Inferences on the means of lognormal distributions using generalized p-values and generalized confidence intervals.
J Stat Plann Inference 2003 Jul; 115(1):103-121
The lognormal distribution is widely used to describe the distribution of positive random variables; in particular, it is used to model data relevant to occupational hygiene and to model biological data. A problem of interest in this context is statistical inference concerning the mean of the lognormal distribution. For obtaining confidence intervals and tests for a single lognormal mean, the available small sample procedures are based on a certain conditional distribution, and are computationally very involved. Occupational hygienists have in fact pointed out the difficulties in applying these procedures. In this article, we have first developed exact confidence intervals and tests for a single lognormal mean using the ideas of generalized p-values and generalized confidence intervals. The resulting procedures are easy to compute and are applicable to small samples. We have also developed similar procedures for obtaining confidence intervals and tests for the ratio (or the difference) of two lognormal means. Our work appears to be the first attempt to obtain small sample inference for the latter problem. We have also compared our test to a large sample test. The conclusion is that the large sample test is too conservative or too liberal, even for large samples, whereas the test based on the generalized p-value controls type I error quite satisfactorily. The large sample test can also be biased, i.e., its power can fall below type I error probability. Examples are given in order to illustrate our results. In particular, using an example, it is pointed out that simply comparing the means of the logged data in two samples can produce a different conclusion, as opposed to comparing the means of the original data.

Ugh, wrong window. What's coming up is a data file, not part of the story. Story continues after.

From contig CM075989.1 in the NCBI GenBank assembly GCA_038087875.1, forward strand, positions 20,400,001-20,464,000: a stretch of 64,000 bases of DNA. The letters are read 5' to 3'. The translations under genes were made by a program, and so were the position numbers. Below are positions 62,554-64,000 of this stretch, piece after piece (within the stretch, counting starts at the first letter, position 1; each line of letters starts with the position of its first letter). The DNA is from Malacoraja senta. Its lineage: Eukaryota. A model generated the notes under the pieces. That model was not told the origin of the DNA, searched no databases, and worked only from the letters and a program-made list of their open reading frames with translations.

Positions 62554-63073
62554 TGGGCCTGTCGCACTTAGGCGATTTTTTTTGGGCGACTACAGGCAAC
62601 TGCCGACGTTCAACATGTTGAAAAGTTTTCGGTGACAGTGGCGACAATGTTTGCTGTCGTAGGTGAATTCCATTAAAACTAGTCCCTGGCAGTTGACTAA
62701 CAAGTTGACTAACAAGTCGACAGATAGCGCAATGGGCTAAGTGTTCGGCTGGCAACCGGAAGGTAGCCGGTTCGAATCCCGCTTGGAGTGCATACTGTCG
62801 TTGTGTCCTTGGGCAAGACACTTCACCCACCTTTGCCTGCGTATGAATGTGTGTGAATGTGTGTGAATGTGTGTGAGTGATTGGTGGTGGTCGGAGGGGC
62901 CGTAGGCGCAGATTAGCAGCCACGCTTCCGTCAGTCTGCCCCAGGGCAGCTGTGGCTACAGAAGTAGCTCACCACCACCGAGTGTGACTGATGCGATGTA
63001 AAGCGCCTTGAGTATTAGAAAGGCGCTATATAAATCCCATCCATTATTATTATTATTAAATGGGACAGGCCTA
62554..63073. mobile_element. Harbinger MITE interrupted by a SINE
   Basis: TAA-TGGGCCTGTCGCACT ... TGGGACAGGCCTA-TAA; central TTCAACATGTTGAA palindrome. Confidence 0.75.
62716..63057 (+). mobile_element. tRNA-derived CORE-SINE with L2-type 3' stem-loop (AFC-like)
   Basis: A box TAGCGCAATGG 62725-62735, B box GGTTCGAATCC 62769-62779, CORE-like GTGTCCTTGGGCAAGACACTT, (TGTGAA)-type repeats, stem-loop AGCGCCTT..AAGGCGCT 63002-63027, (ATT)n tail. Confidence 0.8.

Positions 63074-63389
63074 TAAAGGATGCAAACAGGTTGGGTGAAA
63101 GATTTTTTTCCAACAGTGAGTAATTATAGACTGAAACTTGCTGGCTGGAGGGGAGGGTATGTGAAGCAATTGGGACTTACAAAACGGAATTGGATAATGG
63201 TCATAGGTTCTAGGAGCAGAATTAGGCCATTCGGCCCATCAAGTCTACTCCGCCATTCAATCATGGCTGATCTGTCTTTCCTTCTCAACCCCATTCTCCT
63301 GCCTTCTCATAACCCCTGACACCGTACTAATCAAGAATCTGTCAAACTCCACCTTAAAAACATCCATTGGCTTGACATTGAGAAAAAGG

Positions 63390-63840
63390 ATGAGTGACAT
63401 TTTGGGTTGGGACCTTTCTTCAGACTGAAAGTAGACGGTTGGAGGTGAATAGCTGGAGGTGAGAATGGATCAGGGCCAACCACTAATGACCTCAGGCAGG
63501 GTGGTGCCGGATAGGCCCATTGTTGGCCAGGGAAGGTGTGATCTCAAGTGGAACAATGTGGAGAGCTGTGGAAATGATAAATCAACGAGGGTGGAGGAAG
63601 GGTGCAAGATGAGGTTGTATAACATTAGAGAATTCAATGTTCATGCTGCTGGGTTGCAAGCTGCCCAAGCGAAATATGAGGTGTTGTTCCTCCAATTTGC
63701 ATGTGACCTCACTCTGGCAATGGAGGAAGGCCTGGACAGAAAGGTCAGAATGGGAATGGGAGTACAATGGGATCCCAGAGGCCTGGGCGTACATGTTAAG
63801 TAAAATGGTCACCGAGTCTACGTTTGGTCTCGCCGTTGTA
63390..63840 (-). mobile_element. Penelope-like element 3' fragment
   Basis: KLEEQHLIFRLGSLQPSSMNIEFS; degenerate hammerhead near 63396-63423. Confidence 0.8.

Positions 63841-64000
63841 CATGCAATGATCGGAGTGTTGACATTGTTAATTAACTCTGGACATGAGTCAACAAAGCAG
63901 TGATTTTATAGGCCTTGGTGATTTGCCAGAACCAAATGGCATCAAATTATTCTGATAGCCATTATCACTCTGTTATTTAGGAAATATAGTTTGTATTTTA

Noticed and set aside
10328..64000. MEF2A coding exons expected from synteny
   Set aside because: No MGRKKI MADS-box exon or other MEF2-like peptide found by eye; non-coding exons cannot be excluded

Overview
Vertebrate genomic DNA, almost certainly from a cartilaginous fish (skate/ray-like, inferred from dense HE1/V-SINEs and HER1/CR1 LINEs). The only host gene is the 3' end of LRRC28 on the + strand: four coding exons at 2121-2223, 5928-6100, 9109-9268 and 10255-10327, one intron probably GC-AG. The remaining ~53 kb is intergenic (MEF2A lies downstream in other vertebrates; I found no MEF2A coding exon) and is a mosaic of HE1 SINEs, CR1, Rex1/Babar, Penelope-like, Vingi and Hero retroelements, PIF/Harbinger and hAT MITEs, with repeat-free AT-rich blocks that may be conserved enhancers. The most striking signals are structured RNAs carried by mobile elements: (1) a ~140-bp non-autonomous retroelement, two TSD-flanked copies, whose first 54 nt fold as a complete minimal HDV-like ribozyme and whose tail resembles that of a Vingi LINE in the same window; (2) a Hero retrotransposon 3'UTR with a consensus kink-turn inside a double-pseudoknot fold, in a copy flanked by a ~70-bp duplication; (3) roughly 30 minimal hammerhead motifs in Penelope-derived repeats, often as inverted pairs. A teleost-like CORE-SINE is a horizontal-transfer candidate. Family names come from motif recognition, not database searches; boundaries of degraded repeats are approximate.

Statistical-analysis; Epidemiology; Exposure-assessment; Risk-analysis; Models; Mathematical-models
K. Krishnamoorthy, Department of Mathematics University of Louisiana at Lafayette Lafayette, LA 70504
Journal of Statistical Planning and Inference
University of Maryland, Baltimore